decorations that will adorn the stage at the concert hall.
   The flowers grown in and donated from Sanremo are delivered on 4
December to Hässelby Blommor, where the task of preparing the 25,000
flowers ahead of the decoration work begins immediately.
   The 2019 decorations are inspired by the new visual identity and
graphic profile of the Nobel Prize. There will be about 300 kilograms of
foliage and 25,000 flowers, including yellow, cream and apricot-coloured
carnations, chrysanthemums, white cymbidium orchids, white
phalaenopsis orchids, roses in apricot, yellow and cream-white nuances,
various asparagus branches in yellow nuances and mimosa. The floral
wall in the middle of the stage, which is 15 square metres in size, will be
decorated with 9,000 roses, carnations, germini and chrysanthemums in
white nuances.

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The Nobel Banquet in Stockholm
The time schedule for the Banquet is attached

After the ceremony at Konserthuset Stockholm, it will be time for the
evening’s Nobel Banquet at the Stockholm City Hall. The banquet
programme will follow tradition and begin with the entry procession of
the Royal Family and other guests of honour down the grand stairway and
into the Blue Hall at 19.00 CET. Prior to this, the guests of honour will
have been presented to the Royal Family in the Prince’s Gallery of the City
Hall. Behind the Master of Ceremonies will be two attendants followed by
H.M. the King with his dinner companion and H.M. the Queen with
Professor Carl-Henrik Heldin, Chairman of the Board of the Nobel
Foundation and the host of the evening’s banquet. In 1901 the first Nobel
Banquet, held in the Hall of Mirrors of the Grand Hôtel, had 113 guests.
Today the Nobel Banquet is served to about 1,350 guests.
   This year’s chef is Sebastian Gibrand and the year’s pastry chef is
Daniel Roos, both of them celebrated Swedish culinary innovators.

Sebastian Gibrand is responsible for the first course and the main
course. In January 2019 Sebastian won the silver medal at the Bocuse
d’Or, the world’s most prestigious international culinary competition. He
was captain of the Swedish National Culinary Team in 2012-2016.
  The Nobel Banquet menu is based on top-quality ingredients and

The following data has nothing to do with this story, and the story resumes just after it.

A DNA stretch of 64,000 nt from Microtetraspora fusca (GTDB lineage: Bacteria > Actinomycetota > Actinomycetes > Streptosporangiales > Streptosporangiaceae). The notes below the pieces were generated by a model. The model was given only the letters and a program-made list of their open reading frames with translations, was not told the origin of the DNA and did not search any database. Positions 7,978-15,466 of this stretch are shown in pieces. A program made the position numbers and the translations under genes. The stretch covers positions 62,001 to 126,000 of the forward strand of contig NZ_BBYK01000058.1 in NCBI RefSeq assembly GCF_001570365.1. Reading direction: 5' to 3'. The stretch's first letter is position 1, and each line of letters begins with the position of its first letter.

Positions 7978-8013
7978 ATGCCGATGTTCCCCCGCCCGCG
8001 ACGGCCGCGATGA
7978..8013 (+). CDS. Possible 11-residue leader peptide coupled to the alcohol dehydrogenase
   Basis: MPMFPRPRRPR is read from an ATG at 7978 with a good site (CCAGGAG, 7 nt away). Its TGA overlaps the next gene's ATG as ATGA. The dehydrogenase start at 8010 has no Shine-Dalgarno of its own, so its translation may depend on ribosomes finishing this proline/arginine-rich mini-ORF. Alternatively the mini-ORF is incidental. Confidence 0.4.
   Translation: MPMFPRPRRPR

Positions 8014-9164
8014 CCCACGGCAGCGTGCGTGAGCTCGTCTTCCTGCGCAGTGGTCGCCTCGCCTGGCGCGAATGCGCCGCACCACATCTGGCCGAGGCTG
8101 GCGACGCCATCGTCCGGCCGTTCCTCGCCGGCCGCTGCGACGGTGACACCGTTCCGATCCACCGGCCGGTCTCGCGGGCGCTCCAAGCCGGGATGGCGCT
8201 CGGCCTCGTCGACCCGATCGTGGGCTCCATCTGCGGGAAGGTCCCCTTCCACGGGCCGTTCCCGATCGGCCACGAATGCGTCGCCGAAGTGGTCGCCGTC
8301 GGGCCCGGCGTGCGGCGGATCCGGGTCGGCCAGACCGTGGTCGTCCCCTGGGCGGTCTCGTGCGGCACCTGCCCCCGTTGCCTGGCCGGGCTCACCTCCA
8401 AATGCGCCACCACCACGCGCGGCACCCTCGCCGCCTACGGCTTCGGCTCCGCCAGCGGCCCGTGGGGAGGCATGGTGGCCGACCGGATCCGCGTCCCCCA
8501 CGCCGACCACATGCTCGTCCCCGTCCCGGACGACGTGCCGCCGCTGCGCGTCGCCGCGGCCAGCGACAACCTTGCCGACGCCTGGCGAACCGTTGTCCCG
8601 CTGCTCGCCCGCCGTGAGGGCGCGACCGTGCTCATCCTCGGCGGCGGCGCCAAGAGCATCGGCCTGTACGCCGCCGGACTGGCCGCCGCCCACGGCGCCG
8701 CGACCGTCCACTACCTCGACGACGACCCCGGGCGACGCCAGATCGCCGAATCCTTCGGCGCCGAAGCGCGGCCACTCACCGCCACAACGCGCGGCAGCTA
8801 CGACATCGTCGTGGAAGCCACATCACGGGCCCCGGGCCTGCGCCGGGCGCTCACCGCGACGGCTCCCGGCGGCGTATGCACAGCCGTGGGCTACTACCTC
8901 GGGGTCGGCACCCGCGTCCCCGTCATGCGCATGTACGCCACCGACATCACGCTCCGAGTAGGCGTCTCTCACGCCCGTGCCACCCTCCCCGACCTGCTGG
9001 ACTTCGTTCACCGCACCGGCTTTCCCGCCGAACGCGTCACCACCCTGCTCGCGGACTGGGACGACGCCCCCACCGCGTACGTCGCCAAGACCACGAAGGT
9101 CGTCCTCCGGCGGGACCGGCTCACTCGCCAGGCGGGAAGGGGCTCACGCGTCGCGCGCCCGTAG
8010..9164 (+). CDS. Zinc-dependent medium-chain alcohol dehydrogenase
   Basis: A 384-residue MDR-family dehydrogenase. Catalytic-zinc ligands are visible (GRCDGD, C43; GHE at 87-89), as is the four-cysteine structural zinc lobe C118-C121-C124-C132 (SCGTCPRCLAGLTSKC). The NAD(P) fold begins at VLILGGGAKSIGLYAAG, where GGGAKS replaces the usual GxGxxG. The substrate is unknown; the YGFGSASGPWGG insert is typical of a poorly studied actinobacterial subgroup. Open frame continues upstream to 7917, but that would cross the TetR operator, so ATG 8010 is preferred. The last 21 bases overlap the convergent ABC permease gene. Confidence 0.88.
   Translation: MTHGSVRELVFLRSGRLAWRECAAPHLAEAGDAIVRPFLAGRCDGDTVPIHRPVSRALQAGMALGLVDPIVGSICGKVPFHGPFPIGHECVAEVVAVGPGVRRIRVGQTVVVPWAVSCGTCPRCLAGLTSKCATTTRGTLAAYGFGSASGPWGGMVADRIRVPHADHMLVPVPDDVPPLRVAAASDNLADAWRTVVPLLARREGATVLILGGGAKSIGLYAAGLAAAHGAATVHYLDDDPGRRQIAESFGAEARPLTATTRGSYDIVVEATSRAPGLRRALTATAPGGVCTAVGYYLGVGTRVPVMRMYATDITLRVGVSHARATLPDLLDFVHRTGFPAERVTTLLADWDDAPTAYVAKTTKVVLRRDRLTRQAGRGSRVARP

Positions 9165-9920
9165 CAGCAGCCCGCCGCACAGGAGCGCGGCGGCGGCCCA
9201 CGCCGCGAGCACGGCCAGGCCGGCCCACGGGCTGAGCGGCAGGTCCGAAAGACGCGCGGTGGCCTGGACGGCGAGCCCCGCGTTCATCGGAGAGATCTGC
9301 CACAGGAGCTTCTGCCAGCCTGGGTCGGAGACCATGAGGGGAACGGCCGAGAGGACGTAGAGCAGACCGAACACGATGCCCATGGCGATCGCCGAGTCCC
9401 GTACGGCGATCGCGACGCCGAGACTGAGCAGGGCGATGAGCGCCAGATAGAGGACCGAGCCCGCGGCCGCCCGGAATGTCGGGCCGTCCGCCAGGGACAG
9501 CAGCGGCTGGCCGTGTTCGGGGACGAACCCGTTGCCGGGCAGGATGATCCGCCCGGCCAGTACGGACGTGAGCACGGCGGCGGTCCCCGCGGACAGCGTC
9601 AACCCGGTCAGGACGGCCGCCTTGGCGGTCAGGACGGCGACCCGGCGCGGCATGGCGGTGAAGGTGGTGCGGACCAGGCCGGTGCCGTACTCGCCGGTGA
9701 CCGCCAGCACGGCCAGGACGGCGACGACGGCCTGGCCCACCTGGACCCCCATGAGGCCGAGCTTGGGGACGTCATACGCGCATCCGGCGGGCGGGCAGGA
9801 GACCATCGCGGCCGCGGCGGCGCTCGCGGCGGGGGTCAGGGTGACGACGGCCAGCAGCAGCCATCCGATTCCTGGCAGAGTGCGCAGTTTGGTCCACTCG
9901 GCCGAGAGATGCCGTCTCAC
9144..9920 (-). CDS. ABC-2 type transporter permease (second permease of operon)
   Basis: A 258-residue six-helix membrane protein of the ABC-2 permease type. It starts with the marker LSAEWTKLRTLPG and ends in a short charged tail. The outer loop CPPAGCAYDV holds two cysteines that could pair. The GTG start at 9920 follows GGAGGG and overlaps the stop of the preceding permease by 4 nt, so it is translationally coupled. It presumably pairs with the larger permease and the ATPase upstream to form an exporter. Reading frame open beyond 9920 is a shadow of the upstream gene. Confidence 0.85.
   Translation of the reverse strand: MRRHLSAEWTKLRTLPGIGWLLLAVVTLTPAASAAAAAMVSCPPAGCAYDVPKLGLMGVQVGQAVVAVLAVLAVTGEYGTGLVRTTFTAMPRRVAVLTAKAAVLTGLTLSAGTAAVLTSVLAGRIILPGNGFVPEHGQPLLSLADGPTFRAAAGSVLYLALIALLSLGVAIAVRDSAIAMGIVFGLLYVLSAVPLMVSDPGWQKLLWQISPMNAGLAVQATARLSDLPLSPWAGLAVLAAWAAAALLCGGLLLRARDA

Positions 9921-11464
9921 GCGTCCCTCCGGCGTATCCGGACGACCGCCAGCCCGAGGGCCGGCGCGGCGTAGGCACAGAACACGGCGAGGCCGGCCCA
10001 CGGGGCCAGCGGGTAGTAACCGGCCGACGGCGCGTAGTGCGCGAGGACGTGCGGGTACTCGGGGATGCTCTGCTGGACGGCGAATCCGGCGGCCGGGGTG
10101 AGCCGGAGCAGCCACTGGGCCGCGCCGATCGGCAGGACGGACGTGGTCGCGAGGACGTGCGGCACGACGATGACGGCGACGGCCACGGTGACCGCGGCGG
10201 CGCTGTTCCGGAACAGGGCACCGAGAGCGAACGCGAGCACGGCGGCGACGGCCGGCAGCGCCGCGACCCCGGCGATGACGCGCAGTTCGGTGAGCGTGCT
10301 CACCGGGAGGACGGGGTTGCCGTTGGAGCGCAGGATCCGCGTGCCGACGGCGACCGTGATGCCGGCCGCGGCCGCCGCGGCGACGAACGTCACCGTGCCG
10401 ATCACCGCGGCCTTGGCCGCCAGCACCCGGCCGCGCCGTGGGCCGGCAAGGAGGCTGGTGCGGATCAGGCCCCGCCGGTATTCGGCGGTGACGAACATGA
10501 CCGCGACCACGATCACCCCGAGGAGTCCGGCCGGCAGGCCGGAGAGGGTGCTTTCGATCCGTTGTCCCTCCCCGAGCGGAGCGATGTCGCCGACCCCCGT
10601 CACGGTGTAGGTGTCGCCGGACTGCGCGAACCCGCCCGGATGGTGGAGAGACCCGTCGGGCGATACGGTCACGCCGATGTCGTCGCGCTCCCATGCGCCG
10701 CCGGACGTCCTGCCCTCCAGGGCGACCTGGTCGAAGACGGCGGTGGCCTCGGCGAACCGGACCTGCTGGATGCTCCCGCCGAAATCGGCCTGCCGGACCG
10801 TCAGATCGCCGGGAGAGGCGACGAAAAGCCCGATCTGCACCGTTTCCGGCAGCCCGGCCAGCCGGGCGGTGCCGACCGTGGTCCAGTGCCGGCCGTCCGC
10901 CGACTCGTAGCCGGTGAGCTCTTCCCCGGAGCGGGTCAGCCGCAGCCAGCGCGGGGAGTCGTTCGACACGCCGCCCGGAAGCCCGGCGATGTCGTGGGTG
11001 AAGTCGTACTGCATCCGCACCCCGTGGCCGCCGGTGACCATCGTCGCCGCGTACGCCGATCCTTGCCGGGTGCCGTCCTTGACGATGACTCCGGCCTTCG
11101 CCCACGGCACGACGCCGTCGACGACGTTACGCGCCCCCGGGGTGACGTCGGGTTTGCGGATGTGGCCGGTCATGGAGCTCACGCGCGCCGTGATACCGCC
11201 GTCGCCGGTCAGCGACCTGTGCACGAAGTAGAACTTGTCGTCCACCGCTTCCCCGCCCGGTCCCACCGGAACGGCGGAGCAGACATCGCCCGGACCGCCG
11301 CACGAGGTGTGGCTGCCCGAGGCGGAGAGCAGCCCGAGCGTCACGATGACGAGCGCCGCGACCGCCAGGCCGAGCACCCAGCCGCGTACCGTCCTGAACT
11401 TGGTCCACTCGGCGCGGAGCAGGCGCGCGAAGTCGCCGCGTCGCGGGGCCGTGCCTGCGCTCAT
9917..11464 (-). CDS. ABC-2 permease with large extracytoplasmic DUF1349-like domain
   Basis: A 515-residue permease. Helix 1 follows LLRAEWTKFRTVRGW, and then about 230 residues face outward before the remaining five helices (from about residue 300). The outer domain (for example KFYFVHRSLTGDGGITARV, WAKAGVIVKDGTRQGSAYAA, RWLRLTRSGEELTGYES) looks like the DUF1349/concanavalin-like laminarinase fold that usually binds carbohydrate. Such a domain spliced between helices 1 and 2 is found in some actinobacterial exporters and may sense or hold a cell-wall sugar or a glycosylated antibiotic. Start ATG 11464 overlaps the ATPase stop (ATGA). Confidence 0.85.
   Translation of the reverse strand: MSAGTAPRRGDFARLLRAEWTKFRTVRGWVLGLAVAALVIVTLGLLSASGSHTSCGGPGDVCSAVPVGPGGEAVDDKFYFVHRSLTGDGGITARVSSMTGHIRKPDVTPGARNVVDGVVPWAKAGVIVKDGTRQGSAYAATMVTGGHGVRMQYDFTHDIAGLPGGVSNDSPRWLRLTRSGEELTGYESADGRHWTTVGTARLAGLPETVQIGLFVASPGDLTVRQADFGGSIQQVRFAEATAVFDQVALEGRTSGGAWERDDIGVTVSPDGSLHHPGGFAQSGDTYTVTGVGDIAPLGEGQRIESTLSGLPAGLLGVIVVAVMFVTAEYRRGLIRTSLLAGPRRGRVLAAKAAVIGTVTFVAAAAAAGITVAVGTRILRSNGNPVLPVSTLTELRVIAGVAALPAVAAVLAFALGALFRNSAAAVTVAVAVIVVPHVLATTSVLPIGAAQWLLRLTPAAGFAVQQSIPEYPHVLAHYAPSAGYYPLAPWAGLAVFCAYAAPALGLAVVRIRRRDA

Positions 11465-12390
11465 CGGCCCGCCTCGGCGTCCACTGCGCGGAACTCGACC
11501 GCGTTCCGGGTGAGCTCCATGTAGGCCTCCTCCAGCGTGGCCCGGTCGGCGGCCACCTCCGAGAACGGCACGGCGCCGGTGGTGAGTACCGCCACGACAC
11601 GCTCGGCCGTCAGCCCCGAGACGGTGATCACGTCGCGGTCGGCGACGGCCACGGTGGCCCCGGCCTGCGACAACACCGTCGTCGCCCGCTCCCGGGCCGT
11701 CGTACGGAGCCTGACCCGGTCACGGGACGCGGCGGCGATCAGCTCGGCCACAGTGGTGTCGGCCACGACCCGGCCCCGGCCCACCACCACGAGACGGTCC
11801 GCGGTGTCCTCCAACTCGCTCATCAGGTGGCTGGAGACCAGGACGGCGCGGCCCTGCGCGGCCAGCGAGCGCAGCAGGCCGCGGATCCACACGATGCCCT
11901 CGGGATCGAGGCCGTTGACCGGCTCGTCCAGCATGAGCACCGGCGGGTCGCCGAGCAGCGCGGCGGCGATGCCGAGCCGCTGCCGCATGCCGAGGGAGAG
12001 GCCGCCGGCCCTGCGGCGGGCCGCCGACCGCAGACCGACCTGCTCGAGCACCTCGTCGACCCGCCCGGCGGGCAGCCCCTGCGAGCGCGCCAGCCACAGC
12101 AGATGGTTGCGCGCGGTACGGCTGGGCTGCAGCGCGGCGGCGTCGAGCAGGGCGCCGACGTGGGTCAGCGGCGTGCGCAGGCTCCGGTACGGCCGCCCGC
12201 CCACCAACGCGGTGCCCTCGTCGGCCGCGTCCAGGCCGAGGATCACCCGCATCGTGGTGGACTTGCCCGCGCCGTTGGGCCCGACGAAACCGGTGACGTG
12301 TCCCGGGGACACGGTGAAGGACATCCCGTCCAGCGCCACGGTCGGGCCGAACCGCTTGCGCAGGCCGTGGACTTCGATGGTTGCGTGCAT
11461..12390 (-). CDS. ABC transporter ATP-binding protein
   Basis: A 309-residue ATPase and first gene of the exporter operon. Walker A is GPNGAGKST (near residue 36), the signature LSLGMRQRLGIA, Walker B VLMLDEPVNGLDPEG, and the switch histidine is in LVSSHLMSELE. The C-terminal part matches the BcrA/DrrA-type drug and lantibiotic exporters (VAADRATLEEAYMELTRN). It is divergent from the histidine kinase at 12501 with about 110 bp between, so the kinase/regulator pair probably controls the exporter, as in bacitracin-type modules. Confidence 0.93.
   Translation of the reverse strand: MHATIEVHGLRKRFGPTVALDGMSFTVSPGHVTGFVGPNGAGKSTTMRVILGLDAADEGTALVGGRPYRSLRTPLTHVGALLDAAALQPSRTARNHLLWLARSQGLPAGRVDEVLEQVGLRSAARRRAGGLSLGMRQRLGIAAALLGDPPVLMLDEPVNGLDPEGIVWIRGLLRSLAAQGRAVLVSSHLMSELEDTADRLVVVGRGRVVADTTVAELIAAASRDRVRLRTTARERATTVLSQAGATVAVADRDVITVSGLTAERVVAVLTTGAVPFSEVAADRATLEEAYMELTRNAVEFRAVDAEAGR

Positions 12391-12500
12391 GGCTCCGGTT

Swedish flavours.
  Sebastian’s approach to cooking is based on an “uncompromising focus
on the individual ingredient – elevating its characteristics and bringing
out its natural magic, with a polished technical finish.” In this year’s
Banquet menu, Sebastian works with all parts of each ingredient to
reduce food waste and be able to showcase the fantastic quality of
Swedish producers.

Daniel Roos, who is in charge of the Banquet dessert for the sixth
consecutive year, was a member of the Swedish Culinary Team in 2009-
2012, including when it won the gold at the 2012 Culinary Olympics. He
manages K-märkt Restaurant and K-märkt Patisserie & Bageri. Daniel also
created the dessert for the wedding of Sweden’s Crown Princess Victoria
in 2010.
   The task of composing the menu for the Nobel Banquet has been under
way since early last spring, including a number of cooking and tasting
tests.

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The menu has been developed in close collaboration with the Nobel
Foundation’s gastronomic advisors: Fredrik Eriksson of Långbro
Värdshus and Restaurant Nationalmuseum, Artistic Leader of
Restaurangakademien; Gert Klötzke, Professor of Gastronomy at Umeå
University; and Gunnar Eriksson, Chef de Cuisine at
Stadshusrestauranger (City Hall Restaurants). The menu will be revealed
only when all guests have been seated at 19.00 CET.
   The tables will be set with the Nobel tableware created for the 90th
anniversary of the Nobel Prize in 1991 by three Swedish designers, Karin
Björquist (Rörstrand/Gustavsberg), Gunnar Cyrén (Orrefors) and Ingrid
Dessau (Klässbols Linneväveri). The 65 tables in the Blue Hall will be
covered with some 500 metres of linen cloth, and the meticulous table
setting will comprise no fewer than some 9,540 porcelain pieces, 5,400
glasses and 9,450 items of cutlery. This will be the eighth year that
Stadshusrestauranger and its CEO Maria Strandh will be responsible for
presenting the Nobel Banquet. Chef de Cuisine for his seventeenth Nobel
Banquet is Gunnar Eriksson.
   Those who will be working with the banquet meal during the evening
include a total of more than 40 chefs and 190 servers.
   This year for the sixth time, the Nobel Banquet will serve the Nobel
Prize Museum Tea Blend, which was created in honour of Alfred Nobel.
Nobel Prize Museum in Stockholm writes the following: “In honour of our
distinguished scientist, we have composed a special tea blend…. The blend is
based on a Chinese Keemun tea produced in Qimen County situated in Anhui
Province.” The Nobel Prize Museum Tea Blend was created in